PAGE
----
To our surprise treatment with the IL233 hybrid cytokine also attenuated the weight gain in these mice that are genetically susceptible to obesity (Figure 3E). In addition, the mass of visceral adipose tissue as measured in the left epididymal fat pad was significantly lower in the IL233-treated mice as compared to the saline controls (Figure 3F). Interestingly, there was no difference in the 24 h food consumption between the saline and IL233 treated groups (Figure 3G) indicating that a reduction in food consumption due to IL233-treatment did not contribute to lower body weight.
Sustained Immunomodulation by IL233 May Contribute to Protection
We next investigated whether IL233 treatment of Ob mice induces sustained immunomodulation, which could contribute to protection from obesity, hyperglycemia and proteinuria. Treatment with 3.3 pmol/g of IL233 daily for 5 days, induced a rapid increase in the proportion of Tregs in circulation in both Het and Ob mice measured 8 days after the initiation of treatment, with sustained higher levels of Tregs on day 40, as compared to saline controls (Supplementary Figure 3A). Upon necropsy, it was found that the one-time induction therapy of 5 weeks old Ob mice with IL233 was sufficient to maintain a higher proportion of Tregs more than 13 weeks later in the adipose tissue, pancreatic lymph nodes, and spleen as compared to the saline controls (Figures 4A–C). Interestingly, the homozygous mutant Ob mice had significantly lower proportions of Tregs in the pancreatic lymph nodes as compared to age and sex matched Het mice, however, IL233 treatment restored the levels of Tregs in Ob mice to that of lean and normal Het mice (Supplementary Figure 3B). A similar trend was also observed in the spleens of Het and Ob mice (Supplementary Figure 3C) suggesting that systemic, as well as local levels of Tregs inversely correlate with obesity, diabetes, and renal dysfunction.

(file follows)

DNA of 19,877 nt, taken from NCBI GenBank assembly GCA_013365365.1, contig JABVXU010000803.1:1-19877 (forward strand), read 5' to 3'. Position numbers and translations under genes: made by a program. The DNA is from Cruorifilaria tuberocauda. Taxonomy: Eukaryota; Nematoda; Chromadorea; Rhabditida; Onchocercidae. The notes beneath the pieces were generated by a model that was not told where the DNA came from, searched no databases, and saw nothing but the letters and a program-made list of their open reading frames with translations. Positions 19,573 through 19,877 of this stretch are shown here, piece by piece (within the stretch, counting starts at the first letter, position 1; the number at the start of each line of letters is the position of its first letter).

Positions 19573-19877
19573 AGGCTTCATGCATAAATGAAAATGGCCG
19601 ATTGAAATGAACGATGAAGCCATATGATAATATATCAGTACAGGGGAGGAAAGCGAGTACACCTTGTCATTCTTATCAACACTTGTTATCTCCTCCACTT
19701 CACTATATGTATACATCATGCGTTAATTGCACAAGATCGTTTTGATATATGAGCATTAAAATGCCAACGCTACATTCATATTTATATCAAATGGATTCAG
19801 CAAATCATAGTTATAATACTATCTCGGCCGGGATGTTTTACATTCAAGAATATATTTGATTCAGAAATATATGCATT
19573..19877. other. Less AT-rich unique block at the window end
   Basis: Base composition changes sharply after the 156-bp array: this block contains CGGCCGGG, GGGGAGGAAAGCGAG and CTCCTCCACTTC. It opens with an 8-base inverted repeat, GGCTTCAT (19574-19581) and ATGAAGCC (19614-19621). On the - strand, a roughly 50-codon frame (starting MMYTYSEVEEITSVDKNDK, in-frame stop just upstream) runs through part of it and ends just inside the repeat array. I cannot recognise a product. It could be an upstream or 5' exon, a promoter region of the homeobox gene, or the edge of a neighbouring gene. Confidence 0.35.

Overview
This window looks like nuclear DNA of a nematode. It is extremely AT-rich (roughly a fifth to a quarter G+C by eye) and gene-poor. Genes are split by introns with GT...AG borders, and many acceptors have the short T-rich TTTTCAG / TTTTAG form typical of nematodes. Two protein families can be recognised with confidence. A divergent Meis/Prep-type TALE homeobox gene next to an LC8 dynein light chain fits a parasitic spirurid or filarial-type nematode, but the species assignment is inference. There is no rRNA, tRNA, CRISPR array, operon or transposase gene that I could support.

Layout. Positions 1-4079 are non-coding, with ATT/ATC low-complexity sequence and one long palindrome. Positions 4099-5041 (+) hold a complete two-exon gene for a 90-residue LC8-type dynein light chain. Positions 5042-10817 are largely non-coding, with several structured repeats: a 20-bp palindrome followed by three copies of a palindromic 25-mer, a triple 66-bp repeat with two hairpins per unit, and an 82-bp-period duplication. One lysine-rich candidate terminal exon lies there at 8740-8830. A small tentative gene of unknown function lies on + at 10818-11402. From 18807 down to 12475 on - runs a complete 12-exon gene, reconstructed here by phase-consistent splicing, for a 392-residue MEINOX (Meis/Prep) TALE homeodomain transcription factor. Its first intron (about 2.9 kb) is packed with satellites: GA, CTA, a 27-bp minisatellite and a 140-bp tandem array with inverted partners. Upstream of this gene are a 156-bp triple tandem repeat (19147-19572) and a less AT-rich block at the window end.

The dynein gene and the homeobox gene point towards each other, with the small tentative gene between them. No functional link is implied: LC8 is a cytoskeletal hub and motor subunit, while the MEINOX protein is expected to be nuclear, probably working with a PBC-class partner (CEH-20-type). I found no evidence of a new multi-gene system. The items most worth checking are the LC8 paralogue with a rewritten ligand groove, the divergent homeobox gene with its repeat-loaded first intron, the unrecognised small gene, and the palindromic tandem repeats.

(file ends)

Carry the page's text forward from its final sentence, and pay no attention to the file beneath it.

Figure 4. Analysis of immunomodulation by IL233 treatment. Flow cytometric analysis of Foxp3+ Tregs in epididymal fat pad (A), Pancreatic lymph nodes (B) and Spleen (C). Analysis of epididymal fat pad for ILC2 (D), alternately activated macrophages (E), and eosinophils (F) by flow cytometry. Intracellular cytokine analysis of PMA/Ionomycin stimulated splenocytes for TNFα (G), IFNγ (H), IL-10 (I), IL-4 (J), IL-5 (K), and IL-13 (L). Real-time PCR with TaqManTM probes for analysis of Fox3, Gata3, and Tbx21 in the kidneys of mice treated either at 5 weeks (M) or 10 weeks of age (N), Data is compiled from two independent experiments. Mean ± SEM is shown (n ≥ 6). Symbols represent individual mice; ∗p < 0.05; ∗∗p < 0.01; ∗∗∗∗p < 0.0001; NS p > 0.05 by non-parametric t-test.